Journeys into FilmSupporting Journeys Festival through our Ignition Awards
Manchester's festival of refugee and asylum seeker art goes out into the community with a grassroots film programme.
Journeys into Film is the latest project from Journeys Festival International, Manchester’s annual celebration of creatives with lived experiences of forced migration and art exploring the refugee experience. For their new venture, the festival team are partnering with non-traditional cinema venues across the city to engage migrant and refugee audiences in their own communities.
The season, supported by Film Hub North’s Ignition Awards, has been devised by Journeys’ new Community Film Programmers Mandla-Rae Nkomo and Reba Martin with a focus on stories of belonging, migration, education and women’s empowerment. For an insight into the work that went into the season, take a look at their programming journal and their report from the This Way Up conference. There, they unpack their approach to finding narratives that are neither tokenistic or fatalistic, and how they developed an affordable, accessible programme of film in collaboration with organisations supporting asylum seekers in Manchester.
Key steps made following Journeys' consultation with refugee support organisations included operating all screenings on a "pay what you can" basis, covering travel expenses for asylum seekers and adopting English as a unifying language, with a commitment to presenting all films with English subtitles.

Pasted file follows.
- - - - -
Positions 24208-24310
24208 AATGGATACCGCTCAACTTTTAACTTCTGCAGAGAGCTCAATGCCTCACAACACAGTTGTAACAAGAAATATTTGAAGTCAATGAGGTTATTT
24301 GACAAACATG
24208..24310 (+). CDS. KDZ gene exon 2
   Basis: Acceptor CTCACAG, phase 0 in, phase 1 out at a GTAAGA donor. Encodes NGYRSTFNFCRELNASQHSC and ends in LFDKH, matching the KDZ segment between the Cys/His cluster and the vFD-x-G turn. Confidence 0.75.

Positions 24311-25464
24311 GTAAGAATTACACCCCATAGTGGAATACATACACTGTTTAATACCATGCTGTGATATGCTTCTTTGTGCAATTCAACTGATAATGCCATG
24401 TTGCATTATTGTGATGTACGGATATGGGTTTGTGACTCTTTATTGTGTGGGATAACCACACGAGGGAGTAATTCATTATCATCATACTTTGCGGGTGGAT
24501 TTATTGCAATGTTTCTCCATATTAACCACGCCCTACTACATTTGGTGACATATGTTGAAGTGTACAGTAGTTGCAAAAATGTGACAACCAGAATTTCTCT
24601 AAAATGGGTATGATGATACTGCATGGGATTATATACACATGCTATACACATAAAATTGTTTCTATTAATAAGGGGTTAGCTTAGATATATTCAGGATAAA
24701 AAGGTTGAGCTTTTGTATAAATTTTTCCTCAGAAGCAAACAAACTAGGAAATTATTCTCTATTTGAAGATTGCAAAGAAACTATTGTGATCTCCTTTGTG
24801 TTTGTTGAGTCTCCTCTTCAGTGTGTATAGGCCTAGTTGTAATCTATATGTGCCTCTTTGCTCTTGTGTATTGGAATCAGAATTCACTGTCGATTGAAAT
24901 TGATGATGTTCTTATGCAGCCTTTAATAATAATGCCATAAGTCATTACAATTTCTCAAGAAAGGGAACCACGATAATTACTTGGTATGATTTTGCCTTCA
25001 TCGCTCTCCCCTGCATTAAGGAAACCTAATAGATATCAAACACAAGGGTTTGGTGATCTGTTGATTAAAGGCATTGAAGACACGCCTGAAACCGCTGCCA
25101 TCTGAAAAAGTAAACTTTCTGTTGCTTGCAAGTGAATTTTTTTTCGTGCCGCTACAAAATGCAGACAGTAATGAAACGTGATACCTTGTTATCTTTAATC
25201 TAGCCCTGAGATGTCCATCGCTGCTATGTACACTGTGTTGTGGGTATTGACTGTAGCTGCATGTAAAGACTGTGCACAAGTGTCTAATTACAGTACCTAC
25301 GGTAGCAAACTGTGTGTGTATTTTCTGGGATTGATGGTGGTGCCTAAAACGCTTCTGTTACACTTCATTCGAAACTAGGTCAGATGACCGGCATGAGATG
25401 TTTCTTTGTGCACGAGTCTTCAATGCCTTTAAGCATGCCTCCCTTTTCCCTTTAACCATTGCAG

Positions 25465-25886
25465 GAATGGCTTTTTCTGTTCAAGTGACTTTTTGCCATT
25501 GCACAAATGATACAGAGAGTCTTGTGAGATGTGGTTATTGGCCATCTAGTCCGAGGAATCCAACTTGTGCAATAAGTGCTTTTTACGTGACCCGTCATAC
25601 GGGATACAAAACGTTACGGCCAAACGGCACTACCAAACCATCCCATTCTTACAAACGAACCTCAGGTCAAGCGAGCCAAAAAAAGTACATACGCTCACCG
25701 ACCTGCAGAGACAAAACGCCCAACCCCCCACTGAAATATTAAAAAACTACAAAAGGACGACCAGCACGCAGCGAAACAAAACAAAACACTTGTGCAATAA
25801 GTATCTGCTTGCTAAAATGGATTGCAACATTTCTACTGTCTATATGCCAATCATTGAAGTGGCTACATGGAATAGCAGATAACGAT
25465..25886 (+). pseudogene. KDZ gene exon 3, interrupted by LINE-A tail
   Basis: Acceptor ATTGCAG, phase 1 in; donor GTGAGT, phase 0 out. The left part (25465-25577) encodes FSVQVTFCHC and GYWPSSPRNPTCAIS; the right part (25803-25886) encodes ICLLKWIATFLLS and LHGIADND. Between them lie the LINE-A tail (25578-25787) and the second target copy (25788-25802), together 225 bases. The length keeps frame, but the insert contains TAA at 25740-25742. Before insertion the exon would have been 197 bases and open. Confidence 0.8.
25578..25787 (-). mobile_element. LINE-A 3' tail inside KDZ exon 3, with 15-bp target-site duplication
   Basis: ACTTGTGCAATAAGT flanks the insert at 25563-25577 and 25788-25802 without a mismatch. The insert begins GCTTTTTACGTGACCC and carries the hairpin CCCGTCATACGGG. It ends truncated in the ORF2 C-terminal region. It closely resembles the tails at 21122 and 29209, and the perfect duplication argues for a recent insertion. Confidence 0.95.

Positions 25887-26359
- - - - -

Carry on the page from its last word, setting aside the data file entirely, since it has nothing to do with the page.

The films themselves - chosen in collaboration with partners like Revive, City of Sanctuary, MAC Fest and Screen32 - reflect the range of connections established through Journeys into Film and the various conversations the programme aims to start within communities. A pair of documentaries tell the stories of refugee women finding strength and self-expression in two different ways. Education is the driving force in He Named Me Malala, a portrait Pakistani activist Malala Yousafzai; while the power of art is key in We Are Not Princesses, a moving documentary about a group of Syrian refugees in Beirut who stage a production of Antigone as a form of autobiography. Other screenings include crowd-pleasing British comedy Bhaji on the Beach and Kirikou and the Sorceress, a vibrant animation drawing on elements of West African folklore.
Journeys Festival International present Journeys into Film with support from our Ignition Awards. For more information on how we can help your next project, contact our team or visit our Exhibition Funding homepage.